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Are working dogs eligible for the Purple Heart?

Fans of The Rumor Doctor know from a story earlier this year that military working dogs are not eligible for the Medal of Honor or any other military awards. Yet once again, the media have reported that a dog whose handler was killed is a Purple Heart recipient.

Is it possible The Rumor Doctor screwed up his earlier diagnosis? If so, The Doctor vowed not to emulate Buffalo Bills' wide receiver Stevie Johnson and blame God for dropping the ball.

The dog in question is Lex, a German shepherd whose handler, Marine Cpl. Dustin J. Lee, was killed by a Rocket Propelled Grenade while serving in Fallujah in March 2007. Lex survived the RPG blast but a piece of shrapnel was lodged in his spinal cord, rendering his rear left leg lame.

Lex, who was adopted by Lee's parents, recently underwent stem cell treatment in Washington, D.C., that has allowed him to use that leg again, said veterinarian Dr. Lee Morgan, who treated the dog.

"He's using the leg really well; I think the surgery was 100 percent successful," Morgan said in a phone interview. "He was trotting and he was doing everything. It was a totally different dog than what I'd seen when he first came in."

Media picked up the story about Lex' surgery and more than a few reports said that Lex had been awarded the Purple Heart for his wounds. That seemed to contradict what the Defense Department told The Rumor Doctor earlier this year.

"The use of military decorations is limited to human personnel who distinguish themselves in service to the nation," Defense Department spokeswoman Eileen Lainez said last month.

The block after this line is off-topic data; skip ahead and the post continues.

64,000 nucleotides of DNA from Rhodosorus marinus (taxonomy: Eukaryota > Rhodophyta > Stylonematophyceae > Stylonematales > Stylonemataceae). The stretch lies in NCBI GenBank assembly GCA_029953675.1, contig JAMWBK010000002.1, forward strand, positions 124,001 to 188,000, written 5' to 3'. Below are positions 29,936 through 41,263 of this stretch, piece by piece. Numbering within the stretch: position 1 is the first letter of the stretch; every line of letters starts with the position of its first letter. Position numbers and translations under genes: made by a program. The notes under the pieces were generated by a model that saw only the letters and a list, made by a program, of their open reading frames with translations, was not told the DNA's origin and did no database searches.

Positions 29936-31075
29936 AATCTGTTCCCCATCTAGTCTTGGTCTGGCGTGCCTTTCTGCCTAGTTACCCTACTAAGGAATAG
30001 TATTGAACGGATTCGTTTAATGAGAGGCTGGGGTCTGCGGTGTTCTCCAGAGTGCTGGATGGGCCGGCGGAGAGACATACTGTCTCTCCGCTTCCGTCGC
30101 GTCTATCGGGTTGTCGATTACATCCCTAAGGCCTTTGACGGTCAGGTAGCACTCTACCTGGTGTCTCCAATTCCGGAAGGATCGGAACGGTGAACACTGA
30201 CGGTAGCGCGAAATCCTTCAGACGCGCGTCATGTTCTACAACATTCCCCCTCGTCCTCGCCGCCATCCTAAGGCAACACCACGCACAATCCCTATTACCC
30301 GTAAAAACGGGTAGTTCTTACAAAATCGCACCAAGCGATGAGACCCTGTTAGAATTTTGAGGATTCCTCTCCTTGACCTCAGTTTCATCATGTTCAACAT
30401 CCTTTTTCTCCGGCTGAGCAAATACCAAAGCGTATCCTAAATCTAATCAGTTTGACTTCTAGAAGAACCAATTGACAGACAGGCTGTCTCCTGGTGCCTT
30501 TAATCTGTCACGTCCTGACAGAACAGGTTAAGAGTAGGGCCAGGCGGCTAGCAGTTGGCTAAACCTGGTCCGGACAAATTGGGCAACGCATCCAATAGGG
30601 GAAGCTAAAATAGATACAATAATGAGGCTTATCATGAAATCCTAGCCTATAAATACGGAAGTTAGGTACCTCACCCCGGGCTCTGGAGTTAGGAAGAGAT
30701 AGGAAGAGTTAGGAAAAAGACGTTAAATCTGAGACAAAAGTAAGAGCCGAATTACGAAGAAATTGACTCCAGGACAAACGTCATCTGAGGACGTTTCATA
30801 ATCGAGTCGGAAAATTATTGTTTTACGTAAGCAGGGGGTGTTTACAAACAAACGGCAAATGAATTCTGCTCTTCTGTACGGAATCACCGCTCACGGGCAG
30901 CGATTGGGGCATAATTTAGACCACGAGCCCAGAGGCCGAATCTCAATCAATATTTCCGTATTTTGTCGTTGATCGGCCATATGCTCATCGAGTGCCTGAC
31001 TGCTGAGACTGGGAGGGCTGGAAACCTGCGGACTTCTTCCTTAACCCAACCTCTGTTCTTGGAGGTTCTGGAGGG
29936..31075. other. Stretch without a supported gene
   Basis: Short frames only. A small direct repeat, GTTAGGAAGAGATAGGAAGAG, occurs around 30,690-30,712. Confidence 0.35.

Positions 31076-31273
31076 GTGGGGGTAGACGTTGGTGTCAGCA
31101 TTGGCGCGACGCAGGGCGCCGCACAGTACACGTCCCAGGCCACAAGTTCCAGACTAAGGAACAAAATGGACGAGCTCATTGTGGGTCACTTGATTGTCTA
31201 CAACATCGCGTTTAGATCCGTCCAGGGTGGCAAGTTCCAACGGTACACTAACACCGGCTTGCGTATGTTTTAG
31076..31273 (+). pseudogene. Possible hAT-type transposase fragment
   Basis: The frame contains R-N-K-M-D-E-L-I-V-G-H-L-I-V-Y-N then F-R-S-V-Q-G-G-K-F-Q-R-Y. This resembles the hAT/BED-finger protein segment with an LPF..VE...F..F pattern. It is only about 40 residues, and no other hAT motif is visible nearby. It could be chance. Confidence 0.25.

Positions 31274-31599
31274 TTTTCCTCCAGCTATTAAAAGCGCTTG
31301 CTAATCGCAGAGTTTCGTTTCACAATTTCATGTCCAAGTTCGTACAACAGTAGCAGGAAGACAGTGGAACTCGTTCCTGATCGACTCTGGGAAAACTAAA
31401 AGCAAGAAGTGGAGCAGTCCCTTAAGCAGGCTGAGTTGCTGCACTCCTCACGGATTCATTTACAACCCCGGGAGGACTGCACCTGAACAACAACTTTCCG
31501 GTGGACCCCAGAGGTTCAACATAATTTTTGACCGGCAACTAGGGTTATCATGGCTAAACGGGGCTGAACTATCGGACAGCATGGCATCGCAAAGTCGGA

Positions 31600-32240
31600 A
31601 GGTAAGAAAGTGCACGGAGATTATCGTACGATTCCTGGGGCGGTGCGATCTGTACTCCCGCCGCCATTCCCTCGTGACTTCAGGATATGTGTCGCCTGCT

Was Lex an exception, or had the rules changed? Neither.

"The Secretary of the Navy has not authorized presentation of [Navy Department] personal awards, to include the Purple Heart, to animals, even military working dogs wounded in combat," Marine Corps spokeswoman Maj. Shawn Haney said in an e-mail.

The award was presented by the Military Order of the Purple Heart, not the Corps, Haney said.

A Military Order of the Purple Heart spokesman scoffed when asked whether his group was awarding the medal to working dogs.

"Are you really serious, or am I on candid camera????" John Bircher III said in an e-mail. "The MOPH does NOT issue Purple Hearts, only the military services can do that. And, of course animals do NOT receive a Purple Heart."

Turns out, Lex received a commemorative Purple Heart at a ceremony recognizing his handler and working dogs, Bircher said.

The February 2008 event was held at the dedication for the Military Working Dog Memorial at Eglin Air Force Base in Florida, said Bill Everett, who was the local Military Order of the Purple Heart chapter commander at the time. The medal Lex received was donated by an actual Purple Heart recipient.

THE RUMOR DOCTOR'S DIAGNOSIS: Lex is not officially a Purple Heart recipient, but it's still OK to buy him a beer. Just don't call him a "winner."

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